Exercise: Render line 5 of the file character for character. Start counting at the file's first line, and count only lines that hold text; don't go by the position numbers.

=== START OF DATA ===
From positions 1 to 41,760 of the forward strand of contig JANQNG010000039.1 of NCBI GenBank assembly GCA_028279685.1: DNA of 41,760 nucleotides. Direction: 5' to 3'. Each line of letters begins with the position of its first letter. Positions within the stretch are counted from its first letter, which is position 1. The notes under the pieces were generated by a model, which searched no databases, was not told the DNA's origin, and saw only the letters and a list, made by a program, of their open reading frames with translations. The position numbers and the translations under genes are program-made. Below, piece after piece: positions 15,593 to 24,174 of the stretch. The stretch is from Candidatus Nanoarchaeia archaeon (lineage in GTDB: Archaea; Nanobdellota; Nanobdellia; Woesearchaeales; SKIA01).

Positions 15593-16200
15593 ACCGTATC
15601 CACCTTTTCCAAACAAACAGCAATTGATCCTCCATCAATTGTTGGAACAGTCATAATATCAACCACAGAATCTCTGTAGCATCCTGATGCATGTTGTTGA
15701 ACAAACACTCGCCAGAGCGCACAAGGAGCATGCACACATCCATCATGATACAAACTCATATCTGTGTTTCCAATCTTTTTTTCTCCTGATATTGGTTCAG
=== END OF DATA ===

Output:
15701 ACAAACACTCGCCAGAGCGCACAAGGAGCATGCACACATCCATCATGATACAAACTCATATCTGTGTTTCCAATCTTTTTTTCTCCTGATATTGGTTCAG